Saturday, May 4, 2024

With PowerPC, Windows CE and the WiiN-PAD slate, everyone's a WiiN-er (except Data General)

Telemedicine (and mobile health generally) accumulated a hunk of public mindshare during the pandemic emergency, but speaking as someone with a day job in public health for almost two decades, it's always been a buzzword in certain corners of IT with enough money sloshing around that vendors repeatedly flirted with it. Microsoft, of course, is no exception, and on at least one occasion in the late 1990s pitched Windows CE at this space. After all, WinCE was oriented at low-power portable devices perfect for medicine on the go, and like perennial predictions of "the Linux desktop" finally taking off, Microsoft's eager sales team was certain the day of the portable physician's device had come as well.

And, well, no. I can't think of a single product from that particular salvo that actually survived, let alone thrived. But we've got one of them here — and, as you might expect, there's a few odd things about it. First off, it's a slate. (We call them tablets now, kids.)

Not a vanishingly rare form factor for a Windows CE device, though hardly the most common. It's also got a full-size dock, a camera and ... a Data General badge? The Nova-AViiON-CLARiiON-Data General/One Data General that put two I's into everything?
Yup, it's really that Data General with that naming convention. In fact, as the history will show, the Data General WiiN-PAD is quite possibly the last computing device DG ever produced before EMC bought them out and shut (most of) them down in 1999. (No, near as I can determine, the name WiiN-PAD has nothing to do with the unreleased Microsoft WinPad.)

But that's not the really wacky part. Check out the CPU it's running.

That's right: it's PowerPC, the most unloved of the architectures CE ever ran on — in fact, this is the first PowerPC Windows CE device I've ever found, and I'm the self-described biggest pro-PowerPC bigot in the world. Here's an unusual form factor Windows CE device, running on the operating system's least used CPU, from a storied computer company near the end of its run, intended for medical applications, produced in very small numbers and cancelled within months.

What are we going to do with it? Well, what do you think we're gonna do with it? We're going to program it, so that we can finally have some software! And, of course, since this wacky thing was there at the bitter end, we'll talk more about the last days of Data General and what happened next.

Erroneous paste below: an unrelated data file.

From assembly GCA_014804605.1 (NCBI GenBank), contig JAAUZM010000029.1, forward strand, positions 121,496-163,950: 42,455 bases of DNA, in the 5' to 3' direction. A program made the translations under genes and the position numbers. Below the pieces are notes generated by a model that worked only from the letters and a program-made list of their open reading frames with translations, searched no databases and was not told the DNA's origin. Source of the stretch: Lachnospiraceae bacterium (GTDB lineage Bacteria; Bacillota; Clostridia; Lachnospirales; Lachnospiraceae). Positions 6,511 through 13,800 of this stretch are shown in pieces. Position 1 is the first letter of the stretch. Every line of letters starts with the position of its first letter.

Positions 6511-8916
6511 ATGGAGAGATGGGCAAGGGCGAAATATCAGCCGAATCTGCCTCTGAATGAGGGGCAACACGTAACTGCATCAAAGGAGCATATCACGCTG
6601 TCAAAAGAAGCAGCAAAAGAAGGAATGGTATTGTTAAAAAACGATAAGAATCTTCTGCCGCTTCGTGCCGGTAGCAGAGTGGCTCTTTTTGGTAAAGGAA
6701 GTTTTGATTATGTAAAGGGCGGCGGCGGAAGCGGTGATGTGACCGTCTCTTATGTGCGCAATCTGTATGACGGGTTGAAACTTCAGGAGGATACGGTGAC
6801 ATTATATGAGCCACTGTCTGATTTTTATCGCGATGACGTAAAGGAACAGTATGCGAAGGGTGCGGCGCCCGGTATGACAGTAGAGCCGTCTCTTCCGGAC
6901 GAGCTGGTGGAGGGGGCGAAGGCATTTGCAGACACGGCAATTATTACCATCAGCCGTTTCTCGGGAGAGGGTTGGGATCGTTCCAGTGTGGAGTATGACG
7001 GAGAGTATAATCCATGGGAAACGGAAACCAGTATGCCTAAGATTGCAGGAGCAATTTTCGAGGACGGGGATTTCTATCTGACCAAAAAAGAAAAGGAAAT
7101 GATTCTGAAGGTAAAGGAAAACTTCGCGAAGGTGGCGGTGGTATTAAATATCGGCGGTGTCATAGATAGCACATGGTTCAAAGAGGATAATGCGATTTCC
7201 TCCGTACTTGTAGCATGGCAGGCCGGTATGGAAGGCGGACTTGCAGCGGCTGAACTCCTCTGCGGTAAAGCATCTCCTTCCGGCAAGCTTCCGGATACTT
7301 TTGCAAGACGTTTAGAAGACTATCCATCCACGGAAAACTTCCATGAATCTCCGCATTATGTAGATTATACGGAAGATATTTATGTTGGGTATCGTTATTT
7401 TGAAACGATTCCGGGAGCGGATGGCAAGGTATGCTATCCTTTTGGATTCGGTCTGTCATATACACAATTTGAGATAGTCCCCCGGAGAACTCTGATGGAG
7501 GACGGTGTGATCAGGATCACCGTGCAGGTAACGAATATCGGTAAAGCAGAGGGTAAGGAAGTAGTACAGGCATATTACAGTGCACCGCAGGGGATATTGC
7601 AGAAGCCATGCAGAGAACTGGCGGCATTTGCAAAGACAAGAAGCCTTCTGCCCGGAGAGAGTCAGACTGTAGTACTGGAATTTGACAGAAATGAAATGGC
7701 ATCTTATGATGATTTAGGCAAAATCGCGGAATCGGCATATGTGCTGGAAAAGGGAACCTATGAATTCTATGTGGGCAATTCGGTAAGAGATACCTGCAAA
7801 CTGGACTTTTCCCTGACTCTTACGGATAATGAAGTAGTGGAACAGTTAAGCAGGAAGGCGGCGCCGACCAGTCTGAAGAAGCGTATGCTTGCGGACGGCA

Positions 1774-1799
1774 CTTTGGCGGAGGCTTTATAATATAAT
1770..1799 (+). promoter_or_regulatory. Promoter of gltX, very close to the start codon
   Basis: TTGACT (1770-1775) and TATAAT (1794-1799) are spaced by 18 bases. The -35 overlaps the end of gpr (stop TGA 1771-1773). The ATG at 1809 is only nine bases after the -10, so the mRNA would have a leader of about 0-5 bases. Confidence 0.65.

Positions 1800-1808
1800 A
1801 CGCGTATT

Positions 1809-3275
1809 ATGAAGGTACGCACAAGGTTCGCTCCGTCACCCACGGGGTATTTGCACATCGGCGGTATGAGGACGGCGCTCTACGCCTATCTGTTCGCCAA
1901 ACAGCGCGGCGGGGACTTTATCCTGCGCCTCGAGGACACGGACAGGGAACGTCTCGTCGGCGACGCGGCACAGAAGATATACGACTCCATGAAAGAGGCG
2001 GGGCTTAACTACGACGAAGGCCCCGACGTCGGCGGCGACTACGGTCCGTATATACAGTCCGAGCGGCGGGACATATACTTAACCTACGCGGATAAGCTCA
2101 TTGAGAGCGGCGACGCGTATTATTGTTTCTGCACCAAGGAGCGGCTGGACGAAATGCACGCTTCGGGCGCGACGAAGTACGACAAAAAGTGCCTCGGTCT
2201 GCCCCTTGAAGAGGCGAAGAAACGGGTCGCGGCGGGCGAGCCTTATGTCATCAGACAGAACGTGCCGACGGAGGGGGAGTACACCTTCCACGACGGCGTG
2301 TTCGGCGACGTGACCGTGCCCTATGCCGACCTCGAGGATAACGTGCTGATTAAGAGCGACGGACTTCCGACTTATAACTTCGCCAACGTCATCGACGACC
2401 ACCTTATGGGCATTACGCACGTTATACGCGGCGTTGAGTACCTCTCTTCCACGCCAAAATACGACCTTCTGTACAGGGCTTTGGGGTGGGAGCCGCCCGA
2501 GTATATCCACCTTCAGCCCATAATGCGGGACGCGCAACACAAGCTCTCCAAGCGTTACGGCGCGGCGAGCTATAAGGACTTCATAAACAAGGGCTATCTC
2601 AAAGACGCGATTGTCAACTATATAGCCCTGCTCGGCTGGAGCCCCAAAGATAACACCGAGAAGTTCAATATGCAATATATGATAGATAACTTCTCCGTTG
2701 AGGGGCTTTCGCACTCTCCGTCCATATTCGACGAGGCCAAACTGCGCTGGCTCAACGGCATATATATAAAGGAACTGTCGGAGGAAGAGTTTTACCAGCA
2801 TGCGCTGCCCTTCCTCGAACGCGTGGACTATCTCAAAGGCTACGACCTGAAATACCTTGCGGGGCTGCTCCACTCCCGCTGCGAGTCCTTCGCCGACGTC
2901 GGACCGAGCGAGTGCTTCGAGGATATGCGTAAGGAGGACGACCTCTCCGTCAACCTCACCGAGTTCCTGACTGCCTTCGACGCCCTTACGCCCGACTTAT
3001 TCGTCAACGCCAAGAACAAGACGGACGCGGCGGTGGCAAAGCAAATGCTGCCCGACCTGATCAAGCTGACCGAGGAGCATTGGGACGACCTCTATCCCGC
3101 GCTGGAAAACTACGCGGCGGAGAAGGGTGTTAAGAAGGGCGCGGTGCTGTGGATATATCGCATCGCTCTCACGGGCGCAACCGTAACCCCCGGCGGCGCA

Saturday, April 27, 2024

Virtualizing the 6502 on a 6502 with 6o6 (and The Incredible KIMplement goes 1.0)

Okay, promises, promises. Here's the first of my bucket list projects I'm completing which I've intermittently worked on for literally two decades. Now that I've finally shaken out more bugs, tuned it up and cleaned it off, it's time to let people play with the source code.
This is the official 1.0 release of the Incredible KIMplement, an emulator of the one kilobyte, 1MHz MOS/Commodore KIM-1 6502-based single board computer. It provides access to the KIM's built-in TTY support (even through your computer's real serial port) and has expanded RAM with 16K of addressing space, all on an unexpanded stock Commodore 64.

It's almost burying the lede to announce that, though, because the real meat in this entry is how the Commodore 64 manages to emulate a very different 6502-based system. That piece is "6o6," for "6502-on-6502," and is a full virtualized software NMOS 6502 CPU that runs on a 6502 CPU — which I've open-sourced too. It has full control of guest code execution, including trapping undocumented and jam opcodes, and completely abstracts all memory access, making it possible to remap addresses, intercept illegal reads or writes, or even run entirely from virtual memory. On top of that, it's complete enough to not only pass a full functional test but also virtualize itself virtualizing itself:

These GIF screencasts are real-time with no tricks. Here a Commodore 64 and Apple IIe are both running a guest "hello world" payload within 6o6 (stage 1), which is nearly instantaneous, then 6o6 running the payload as a payload within another instance of 6o6 (stage 2), which is a little slower, then 6o6 running 6o6 running 6o6 running the payload (stage 3), which is glacial. But all of it works!

Friday, April 19, 2024

So long, Z80

You can still buy 6502s from Western Design Center and others, but Zilog's getting out of Z80s (PDF), announcing earlier this week that after June 14th you won't be able to buy them anymore (specifically the last-part-standing Z84C00 which comes in various speeds from 6-20 MHz) and what you buy you can't return. This covers the Z84C0006VEG, Z84C0006PEG, Z84C0010PEG, Z84C0008AEG, Z84C0020VEG, Z84C0008PEG, Z84C0010AEG, Z84C0008VEG, Z84C0010VEG, Z84C0010VEG00TR (!), Z84C0020AEG, Z84C0020PEG, and Z84C0006AEG. Get 'em while they're hot. The Z180 and eZ80 are not affected by this announcement.

Saturday, March 30, 2024

Refurb weekend: Data General/One (and the worst LCD in the world)

I mentioned earlier that while I prefer specializing in non-x86 laptops, that doesn't mean I don't collect interesting or unusual x86 laptops, like the Brother GeoBook NB-60 (I finally tracked down a mostly working NB-80C, the top of the line model, which will be the subject of a future restoration). However, this one is a unit I've had since about 1998 when they were getting rid of it at the University I worked for, and in many ways a landmark PC laptop since it was the first battery-capable system with a full 80x25 or CGA 640x200 LCD — though with a notorious deficiency: more on that shortly — and also came with a terminal and text editor in ROM. This is the 1984 Data General/One.